“My name is Violet Bitamare, a farmer in Kisansya, Buliisa district. Since the April dialogues organized by NAPE here in Buliisa many changes have happed in my life. I and my children have since shifted from depending on hybrid varieties provided by government to planting indigenous food varieties like Nyarokosi, Bukarasa cassava, yams, bambara nuts and others. We also formed a small holder farmer group and our struggle now is to look for other indigenous seed varieties that got extinct from our community.
Drawing the ancestral seasonal calendars has also taken me back to my childhood era when my mother would predict changing weather patterns depending on signs in the sky, landscape and eco-systems.
In our farmer group we meet twice a month to reflect on how to implement the indigenous knowledge we get from these exchanges. In these reflections we involve our daughters and sons so that they also can understand and appreciate the indigenous knowledge.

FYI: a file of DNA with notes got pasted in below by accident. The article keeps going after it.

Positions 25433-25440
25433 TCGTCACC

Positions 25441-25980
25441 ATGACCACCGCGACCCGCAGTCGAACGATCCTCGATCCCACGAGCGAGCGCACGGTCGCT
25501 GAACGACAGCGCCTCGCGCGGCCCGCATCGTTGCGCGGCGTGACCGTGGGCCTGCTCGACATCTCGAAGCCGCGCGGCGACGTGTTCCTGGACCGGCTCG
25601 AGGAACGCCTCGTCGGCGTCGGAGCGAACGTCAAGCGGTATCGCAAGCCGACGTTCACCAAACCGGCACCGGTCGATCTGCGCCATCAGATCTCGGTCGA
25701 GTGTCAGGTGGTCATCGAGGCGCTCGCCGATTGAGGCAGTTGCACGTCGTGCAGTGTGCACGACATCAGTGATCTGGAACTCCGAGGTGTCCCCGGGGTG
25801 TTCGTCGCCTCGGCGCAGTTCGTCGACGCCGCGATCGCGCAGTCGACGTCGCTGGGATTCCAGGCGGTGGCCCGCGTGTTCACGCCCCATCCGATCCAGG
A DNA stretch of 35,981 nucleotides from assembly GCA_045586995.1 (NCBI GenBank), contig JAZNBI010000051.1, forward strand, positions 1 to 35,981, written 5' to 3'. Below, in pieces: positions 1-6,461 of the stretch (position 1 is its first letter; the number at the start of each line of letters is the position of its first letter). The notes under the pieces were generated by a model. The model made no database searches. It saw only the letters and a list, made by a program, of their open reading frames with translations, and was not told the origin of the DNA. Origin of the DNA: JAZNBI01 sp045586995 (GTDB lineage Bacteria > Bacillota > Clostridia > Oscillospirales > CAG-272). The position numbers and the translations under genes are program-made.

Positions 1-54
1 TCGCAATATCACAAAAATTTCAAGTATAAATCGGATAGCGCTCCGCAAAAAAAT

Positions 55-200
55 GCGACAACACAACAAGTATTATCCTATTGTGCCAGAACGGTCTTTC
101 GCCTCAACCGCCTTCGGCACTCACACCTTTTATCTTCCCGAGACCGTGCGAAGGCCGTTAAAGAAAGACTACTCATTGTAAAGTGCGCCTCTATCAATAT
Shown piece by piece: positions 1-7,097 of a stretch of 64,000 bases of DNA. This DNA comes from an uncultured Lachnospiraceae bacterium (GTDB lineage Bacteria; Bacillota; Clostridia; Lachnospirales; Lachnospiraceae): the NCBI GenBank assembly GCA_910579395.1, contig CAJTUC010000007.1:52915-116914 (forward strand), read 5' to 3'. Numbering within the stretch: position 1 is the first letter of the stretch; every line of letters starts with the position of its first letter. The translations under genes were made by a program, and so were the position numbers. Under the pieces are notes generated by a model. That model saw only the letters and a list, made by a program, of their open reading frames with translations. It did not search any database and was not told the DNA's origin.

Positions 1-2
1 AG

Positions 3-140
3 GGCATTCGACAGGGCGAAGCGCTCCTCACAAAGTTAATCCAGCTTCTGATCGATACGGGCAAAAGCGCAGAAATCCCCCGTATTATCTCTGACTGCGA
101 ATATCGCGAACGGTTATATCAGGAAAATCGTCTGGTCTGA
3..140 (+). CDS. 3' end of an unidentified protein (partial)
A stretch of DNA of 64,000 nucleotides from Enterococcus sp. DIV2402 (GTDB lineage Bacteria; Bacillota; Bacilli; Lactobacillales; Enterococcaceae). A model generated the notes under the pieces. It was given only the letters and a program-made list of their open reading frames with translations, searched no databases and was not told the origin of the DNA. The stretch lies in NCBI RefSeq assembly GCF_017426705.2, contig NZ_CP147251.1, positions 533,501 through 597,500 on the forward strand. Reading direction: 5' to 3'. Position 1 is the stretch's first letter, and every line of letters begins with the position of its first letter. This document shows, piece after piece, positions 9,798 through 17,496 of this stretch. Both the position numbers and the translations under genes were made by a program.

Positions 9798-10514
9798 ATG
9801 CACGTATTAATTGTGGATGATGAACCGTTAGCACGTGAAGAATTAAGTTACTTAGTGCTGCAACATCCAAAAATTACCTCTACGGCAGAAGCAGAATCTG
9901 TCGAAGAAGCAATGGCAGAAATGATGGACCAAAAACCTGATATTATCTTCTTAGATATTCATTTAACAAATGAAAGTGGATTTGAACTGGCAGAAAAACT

Me, I have even gone an extra mile; I am empowered and food secure because I have food. So, I normally bring my children and grand children together to share with them the culture associated with growing food and the importance of seed in one’s life.
I have been excited by drawing of seasonal calendars and ecological maps because they link the importance of our ancestors in connecting the spiritual network to our food and seeds because through the custodians performing seed rituals the ancestors bless our land and food crops grow very well……All these are captured in ecological mapping and ancestral seasonal calendars”.
“Now I have embarked on conscious selection of indigenous seed varieties from those provided to me by the government. I now have separate gardens. I want to see the deference because hybrid crops have been rotting”.
“Since we left the Tamarine Resort for dialogues in April, said Mildred, we have put our resolutions of having a mother garden of indigenous seeds into practice and we now have it.
We invite a group of elders both women and men who tell us what used to happen especially the rituals and ceremonies performed during planting and harvesting seasons. Through these ceremonies more indigenous knowledge is generated through sharing.